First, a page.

Bringing together and forging links between institutes connected to unions and labor movements in developed and developing countries. Through joint research, discussions, and related activities, think tanks and unions will develop the practical basis for furthering international solidarity and engaging the common challenges posed by globalization.

Sharing research and ideas through a common web site and regular conferences and workshops. The GPN web site will link all members and will provide basic information and analysis regarding socio-economic developments around the world. Conferences will be held regularly and in different countries, increasing international dialogue and contributing toward coherent alternatives to current policies.

Facilitating exchanges of visiting scholars between member institutions. Inter-institutional exchanges of staff will foster organic linkages between members and help develop common approaches to common problems.

Creating the basis for collaborative research projects and other related activities by pooling expertise, materials, and financial resources. Criteria to be used in selecting common themes for collaborative research projects will include the capacity to develop the research; the relevance of the research question to the labor movement; the strategic value of the research; and the commonality of the issues to be examined.

GPN will use the Internet to build links between labor unions and researchers around the world to assist in these program objectives. As a first step, GPN members have agreed to contribute up-to-date data to a new web site that eventually will make it possible for anyone to obtain information on working conditions in countries around the globe. The data on the GPN web site will include most labor market indicators as well as analyses of macroeconomic conditions.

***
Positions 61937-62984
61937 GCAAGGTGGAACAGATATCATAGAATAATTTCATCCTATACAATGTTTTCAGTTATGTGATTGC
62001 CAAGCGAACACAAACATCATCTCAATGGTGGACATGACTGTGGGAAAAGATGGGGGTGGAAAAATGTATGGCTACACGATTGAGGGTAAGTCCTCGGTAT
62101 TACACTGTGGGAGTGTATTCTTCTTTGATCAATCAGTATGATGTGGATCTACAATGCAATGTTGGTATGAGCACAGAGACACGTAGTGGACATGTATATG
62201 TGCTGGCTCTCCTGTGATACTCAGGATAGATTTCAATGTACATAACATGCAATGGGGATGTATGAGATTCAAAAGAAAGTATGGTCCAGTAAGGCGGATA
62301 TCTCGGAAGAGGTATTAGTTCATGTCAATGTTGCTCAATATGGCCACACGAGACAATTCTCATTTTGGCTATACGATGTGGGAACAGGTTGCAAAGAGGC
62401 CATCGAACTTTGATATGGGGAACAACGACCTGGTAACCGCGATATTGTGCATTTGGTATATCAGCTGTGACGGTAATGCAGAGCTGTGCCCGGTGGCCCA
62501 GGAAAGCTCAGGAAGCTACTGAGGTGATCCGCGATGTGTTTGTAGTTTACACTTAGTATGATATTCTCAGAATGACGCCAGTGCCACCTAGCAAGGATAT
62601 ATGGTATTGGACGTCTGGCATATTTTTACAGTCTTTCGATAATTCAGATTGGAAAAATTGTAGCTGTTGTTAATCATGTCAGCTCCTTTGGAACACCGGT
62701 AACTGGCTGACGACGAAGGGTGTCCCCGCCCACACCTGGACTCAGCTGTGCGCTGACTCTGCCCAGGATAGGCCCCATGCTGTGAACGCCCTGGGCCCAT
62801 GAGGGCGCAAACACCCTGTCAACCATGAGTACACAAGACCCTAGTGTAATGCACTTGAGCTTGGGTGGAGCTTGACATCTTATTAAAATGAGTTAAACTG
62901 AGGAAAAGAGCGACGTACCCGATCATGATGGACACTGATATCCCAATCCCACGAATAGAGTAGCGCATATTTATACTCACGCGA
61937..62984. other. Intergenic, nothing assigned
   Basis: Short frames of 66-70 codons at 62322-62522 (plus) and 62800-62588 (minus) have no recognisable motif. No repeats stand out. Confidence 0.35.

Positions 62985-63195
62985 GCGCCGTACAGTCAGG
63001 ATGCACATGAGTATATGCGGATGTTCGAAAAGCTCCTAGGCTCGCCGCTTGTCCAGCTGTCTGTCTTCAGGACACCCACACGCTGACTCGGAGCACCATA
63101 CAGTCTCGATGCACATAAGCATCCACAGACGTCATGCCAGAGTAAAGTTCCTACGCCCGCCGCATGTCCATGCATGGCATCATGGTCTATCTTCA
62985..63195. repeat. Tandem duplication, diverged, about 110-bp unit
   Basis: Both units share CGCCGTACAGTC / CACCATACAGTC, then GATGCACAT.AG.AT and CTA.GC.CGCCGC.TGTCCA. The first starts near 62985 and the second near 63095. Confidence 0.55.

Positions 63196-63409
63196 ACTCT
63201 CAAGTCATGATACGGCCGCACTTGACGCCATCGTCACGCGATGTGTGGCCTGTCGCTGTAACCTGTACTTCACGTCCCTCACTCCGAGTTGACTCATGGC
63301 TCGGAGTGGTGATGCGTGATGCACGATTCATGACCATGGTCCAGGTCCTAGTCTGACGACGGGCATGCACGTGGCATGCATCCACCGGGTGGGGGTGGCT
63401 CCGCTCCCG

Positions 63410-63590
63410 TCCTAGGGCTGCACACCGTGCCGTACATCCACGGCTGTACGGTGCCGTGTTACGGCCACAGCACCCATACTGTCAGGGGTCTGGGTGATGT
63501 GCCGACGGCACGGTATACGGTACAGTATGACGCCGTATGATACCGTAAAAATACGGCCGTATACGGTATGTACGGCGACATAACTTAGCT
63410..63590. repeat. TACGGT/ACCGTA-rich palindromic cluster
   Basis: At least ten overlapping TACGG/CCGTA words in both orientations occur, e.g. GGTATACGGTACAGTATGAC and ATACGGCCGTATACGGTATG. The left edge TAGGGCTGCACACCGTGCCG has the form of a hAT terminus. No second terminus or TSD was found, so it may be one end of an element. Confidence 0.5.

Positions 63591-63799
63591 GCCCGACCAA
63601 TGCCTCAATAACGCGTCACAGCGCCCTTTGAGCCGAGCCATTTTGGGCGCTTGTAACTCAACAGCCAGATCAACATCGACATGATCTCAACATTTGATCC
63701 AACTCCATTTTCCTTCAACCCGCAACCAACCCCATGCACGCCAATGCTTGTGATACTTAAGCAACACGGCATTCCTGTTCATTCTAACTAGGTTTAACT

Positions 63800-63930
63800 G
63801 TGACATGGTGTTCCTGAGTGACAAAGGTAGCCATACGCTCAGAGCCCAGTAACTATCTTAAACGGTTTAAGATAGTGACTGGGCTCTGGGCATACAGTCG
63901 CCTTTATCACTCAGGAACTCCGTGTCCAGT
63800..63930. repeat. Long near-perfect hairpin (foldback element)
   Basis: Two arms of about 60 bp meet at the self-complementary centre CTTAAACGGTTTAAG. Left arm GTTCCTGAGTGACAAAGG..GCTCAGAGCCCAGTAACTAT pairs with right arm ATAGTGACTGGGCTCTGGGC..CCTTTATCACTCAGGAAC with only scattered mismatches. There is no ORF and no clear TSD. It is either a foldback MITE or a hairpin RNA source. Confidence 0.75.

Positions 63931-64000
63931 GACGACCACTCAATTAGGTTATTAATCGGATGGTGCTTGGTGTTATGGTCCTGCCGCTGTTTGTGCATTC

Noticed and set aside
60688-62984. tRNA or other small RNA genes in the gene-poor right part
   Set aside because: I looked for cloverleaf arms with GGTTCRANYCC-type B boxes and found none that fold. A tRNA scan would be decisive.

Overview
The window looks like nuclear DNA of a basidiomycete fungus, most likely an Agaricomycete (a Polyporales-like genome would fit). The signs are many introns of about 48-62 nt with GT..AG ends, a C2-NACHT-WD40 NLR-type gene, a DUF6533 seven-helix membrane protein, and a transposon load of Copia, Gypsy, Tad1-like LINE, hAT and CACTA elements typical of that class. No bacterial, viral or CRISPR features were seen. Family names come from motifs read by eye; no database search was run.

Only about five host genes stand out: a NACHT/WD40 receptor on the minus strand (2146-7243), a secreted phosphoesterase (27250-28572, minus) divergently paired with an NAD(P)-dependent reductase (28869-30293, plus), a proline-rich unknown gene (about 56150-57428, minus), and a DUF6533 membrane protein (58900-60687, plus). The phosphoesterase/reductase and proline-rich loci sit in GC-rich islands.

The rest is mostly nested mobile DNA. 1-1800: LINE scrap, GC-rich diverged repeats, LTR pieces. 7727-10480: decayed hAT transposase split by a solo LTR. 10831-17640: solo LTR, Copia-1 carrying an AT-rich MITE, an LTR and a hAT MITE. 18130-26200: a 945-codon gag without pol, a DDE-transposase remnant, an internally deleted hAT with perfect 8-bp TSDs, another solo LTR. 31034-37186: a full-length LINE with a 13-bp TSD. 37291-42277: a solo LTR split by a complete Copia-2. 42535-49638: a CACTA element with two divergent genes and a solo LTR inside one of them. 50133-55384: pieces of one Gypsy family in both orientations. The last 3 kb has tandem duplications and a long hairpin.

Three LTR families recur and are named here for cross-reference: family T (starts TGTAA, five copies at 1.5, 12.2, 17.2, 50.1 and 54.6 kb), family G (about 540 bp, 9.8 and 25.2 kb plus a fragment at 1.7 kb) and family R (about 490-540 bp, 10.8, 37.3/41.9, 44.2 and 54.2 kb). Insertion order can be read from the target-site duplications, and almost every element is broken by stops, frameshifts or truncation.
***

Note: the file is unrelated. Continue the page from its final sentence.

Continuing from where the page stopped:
The web site will also be used to develop joint research projects and proposals and to distribute the reports and products of partner institutions. It will also provide a unique window into the world of working people for public policy makers, journalists, and students, as well as researchers and labor union activists.

GPN outreach began in July with a trip to Sri Lanka by EPI economist Robert E. Scott. At a labor workshop organized by the AFL-CIO’s Solidarity Center, Scott met with 25 labor activists and researchers from Hong Kong, India, Nepal, Pakistan, and Sri Lanka. Over three days of meetings, the Asian labor leaders received training in creating web sites and agreed to form the South Asian Labor Network. Joint regional research projects were identified, and Scott gathered information on more than 50 potential GPN members.

By the end of 2001, GPN expects to be well on the way to establishing a strong global network with at least 20 members from developing countries joining the existing core of think tanks from Japan, Europe, and the United States.

The formation of GPN is supported by a two-year grant from the Ford Foundation.

>Visit www.gpn.org

Return to EPI Journal fall 2000